Jade Rabbit lunar rover

China's Jade Rabbit - or Yutu - rover is the first vehicle to land on the Moon in almost 40 years. The Chang'e-3 mission blasted off from Xichang in southern China on December 1, 2013, and landed on the Moon’s surface on December 14. Developed by Shanghai Aerospace System Engineering Institute and Beijing Institute of Spacecraft System Engineering, the lunar rover was designed to explore an area of 3 square kilometres (1.2 sq mi) during its 3-month mission.

NewsChina
SPACE

‘It came back to life’: China’s Jade Rabbit snaps out of silence but mechanical kinks remain

PUBLISHED : Thursday, 13 February, 2014, 9:51am
UPDATED : Friday, 14 February, 2014, 3:26am
 

The Jade Rabbit lunar rover has bounced back to life but is suffering the same problems as before, state media reported on Thursday.

China National Radio quoted the country’s lunar programme spokesman Pei Zhaoyu as saying the rover showed signs of "wakefulness".

“It’s basically returned to the state it was in before it went to sleep,” Pei said. “It’s awake, but the problems are still there.”

Xinhua posted on its official Weibo account also quoting Pei as saying the lunar rover still could be saved.

“Jade Rabbit went to sleep in an abnormal state. We were worried it wouldn’t be able to endure the lunar night’s extremely low temperatures, but it’s come back to life! As long as it’s alive, there’s the possibility it can be saved.”

“Hi, anyone there?” space enthusiasts posted on Jade Rabbit’s unofficial Weibo account on Thursday, prompting thousands of responses within minutes.

In late January, the six-wheeled rover reported a “mechanical control abnormality” and was pronounced dead six weeks into its three-month mission and just before the moon entered a two-week lunar night, when temperatures drop to minus 180 degrees Celsius.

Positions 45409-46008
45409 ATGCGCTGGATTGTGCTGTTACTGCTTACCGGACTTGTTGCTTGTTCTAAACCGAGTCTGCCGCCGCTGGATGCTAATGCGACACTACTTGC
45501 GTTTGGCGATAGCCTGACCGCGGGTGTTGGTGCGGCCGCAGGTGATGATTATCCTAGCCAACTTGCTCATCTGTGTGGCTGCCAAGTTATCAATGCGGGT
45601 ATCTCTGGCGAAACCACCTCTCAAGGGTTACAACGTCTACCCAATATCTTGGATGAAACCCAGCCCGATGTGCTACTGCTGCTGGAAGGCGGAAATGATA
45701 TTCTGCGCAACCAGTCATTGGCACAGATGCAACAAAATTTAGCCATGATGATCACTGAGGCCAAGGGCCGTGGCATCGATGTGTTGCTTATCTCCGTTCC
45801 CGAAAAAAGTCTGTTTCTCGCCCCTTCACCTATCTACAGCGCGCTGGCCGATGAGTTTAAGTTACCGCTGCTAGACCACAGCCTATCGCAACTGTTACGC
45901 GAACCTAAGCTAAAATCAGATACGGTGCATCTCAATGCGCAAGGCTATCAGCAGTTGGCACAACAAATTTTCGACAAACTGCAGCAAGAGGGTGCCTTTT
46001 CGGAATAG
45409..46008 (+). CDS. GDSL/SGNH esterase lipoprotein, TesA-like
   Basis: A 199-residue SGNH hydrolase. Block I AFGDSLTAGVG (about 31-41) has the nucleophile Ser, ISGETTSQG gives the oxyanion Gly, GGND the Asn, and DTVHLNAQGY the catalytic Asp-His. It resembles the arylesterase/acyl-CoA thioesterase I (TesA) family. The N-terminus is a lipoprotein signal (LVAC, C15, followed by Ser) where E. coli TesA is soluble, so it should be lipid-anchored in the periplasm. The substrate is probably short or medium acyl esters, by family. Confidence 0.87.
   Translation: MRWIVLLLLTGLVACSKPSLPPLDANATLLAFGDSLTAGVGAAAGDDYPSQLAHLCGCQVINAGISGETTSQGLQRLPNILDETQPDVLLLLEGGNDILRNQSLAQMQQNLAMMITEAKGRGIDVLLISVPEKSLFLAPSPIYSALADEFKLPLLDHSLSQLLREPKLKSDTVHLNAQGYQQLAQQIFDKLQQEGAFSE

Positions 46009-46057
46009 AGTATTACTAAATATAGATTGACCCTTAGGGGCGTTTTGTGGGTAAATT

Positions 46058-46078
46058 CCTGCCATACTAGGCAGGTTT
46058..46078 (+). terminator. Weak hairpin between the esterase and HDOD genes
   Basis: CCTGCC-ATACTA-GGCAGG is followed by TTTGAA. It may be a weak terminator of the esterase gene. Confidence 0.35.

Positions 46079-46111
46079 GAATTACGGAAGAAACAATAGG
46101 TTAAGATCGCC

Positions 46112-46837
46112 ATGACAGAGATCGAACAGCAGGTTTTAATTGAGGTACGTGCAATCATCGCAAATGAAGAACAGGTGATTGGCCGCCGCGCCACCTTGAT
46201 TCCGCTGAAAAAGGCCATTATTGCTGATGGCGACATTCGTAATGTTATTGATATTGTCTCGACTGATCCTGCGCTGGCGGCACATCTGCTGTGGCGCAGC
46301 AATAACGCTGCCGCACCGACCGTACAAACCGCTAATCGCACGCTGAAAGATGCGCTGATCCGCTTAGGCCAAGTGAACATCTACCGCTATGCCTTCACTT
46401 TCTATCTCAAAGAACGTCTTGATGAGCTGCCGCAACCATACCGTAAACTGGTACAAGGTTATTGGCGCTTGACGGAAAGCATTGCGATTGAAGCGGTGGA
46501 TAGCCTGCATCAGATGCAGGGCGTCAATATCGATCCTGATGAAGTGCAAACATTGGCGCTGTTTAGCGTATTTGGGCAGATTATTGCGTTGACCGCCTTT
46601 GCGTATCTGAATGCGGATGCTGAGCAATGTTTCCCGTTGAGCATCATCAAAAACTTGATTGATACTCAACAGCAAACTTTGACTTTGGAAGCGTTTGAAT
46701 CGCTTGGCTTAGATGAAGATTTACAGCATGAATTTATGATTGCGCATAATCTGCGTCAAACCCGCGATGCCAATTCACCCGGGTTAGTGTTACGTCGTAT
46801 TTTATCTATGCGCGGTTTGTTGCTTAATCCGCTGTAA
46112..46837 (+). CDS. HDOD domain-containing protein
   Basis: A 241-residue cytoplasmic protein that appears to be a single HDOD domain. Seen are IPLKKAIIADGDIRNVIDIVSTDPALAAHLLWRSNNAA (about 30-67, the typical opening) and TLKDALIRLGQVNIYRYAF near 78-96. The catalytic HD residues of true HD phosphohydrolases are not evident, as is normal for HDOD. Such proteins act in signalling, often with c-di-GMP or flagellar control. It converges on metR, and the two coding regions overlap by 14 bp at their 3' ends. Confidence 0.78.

Jade Rabbit reached the moon on December 15, making China only the third country to make a soft-landing on the moon and the first since the Soviet Union mission nearly 40 years ago.

The rover has been a source of great pride for China and millions have chartered the rover’s progress and shared in its successes and misfortunes.

Deputy chief designer of Chang’e-3’s probe system Zhang Yuhua told the radio station that the rover had three main mechanical subsystems: one controlled the solar panel’s folding and unfolding function, the second controlled four mast-mounted cameras and the third controlled the front arm. But he said it was unknown where the problem occurred.

The probe is named Yutu or Jade Rabbit after the pet of Chang’e, the goddess of the moon in Chinese mythology.

An unverified weibo user “Jade Rabbit Lunar Rover”, which has posted first-person accounts in the voice of the probe, made its first update since January, when it had declared: “Goodnight, earth. Goodnight, humans.”

Xinhua has said the account is “believed to belong to space enthusiasts who have been following Yutu’s journey to the moon”.

China first sent an astronaut into space a decade ago and is the third country to complete a lunar rover mission after the United States and the former Soviet Union.

The rover was tasked to carry out astronomical observations and investigate the moon's geological structure and mineral composition.

The landing was a key step forward in Beijing’s ambitious military-run space programme, which include plans for a permanent orbiting station by 2020 and eventually sending a human to the moon.

The projects are seen as a symbol of China’s rising global stature and technological advancement, as well as the Communist Party’s success in reversing the fortunes of the once-impoverished nation.

The central government said the mission was “a milestone in the development of China’s aerospace industry under the leadership of ... Comrade Xi Jinping”.

With additional reporting from Agence France-Presse

Watch: Before it broke down, Jade Rabbit's first steps on the moon

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